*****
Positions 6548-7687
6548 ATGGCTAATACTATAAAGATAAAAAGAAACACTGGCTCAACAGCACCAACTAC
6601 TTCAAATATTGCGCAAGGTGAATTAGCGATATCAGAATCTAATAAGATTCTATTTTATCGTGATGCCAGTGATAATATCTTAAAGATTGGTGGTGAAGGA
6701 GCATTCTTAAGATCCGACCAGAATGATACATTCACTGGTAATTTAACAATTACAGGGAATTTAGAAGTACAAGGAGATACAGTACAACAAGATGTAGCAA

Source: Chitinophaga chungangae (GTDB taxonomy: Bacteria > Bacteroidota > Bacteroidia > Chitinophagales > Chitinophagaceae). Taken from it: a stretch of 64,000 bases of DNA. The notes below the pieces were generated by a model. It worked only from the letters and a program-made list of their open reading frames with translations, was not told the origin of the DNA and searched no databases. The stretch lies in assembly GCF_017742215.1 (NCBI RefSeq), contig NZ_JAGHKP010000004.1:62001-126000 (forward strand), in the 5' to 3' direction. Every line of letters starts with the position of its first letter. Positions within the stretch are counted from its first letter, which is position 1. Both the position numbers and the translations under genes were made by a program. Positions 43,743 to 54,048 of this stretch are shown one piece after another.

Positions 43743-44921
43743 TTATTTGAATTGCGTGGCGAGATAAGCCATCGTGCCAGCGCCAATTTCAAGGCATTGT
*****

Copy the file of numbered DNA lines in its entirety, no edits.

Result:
Positions 6548-7687
6548 ATGGCTAATACTATAAAGATAAAAAGAAACACTGGCTCAACAGCACCAACTAC
6601 TTCAAATATTGCGCAAGGTGAATTAGCGATATCAGAATCTAATAAGATTCTATTTTATCGTGATGCCAGTGATAATATCTTAAAGATTGGTGGTGAAGGA
6701 GCATTCTTAAGATCCGACCAGAATGATACATTCACTGGTAATTTAACAATTACAGGGAATTTAGAAGTACAAGGAGATACAGTACAACAAGATGTAGCAA

Source: Chitinophaga chungangae (GTDB taxonomy: Bacteria > Bacteroidota > Bacteroidia > Chitinophagales > Chitinophagaceae). Taken from it: a stretch of 64,000 bases of DNA. The notes below the pieces were generated by a model. It worked only from the letters and a program-made list of their open reading frames with translations, was not told the origin of the DNA and searched no databases. The stretch lies in assembly GCF_017742215.1 (NCBI RefSeq), contig NZ_JAGHKP010000004.1:62001-126000 (forward strand), in the 5' to 3' direction. Every line of letters starts with the position of its first letter. Positions within the stretch are counted from its first letter, which is position 1. Both the position numbers and the translations under genes were made by a program. Positions 43,743 to 54,048 of this stretch are shown one piece after another.

Positions 43743-44921
43743 TTATTTGAATTGCGTGGCGAGATAAGCCATCGTGCCAGCGCCAATTTCAAGGCATTGT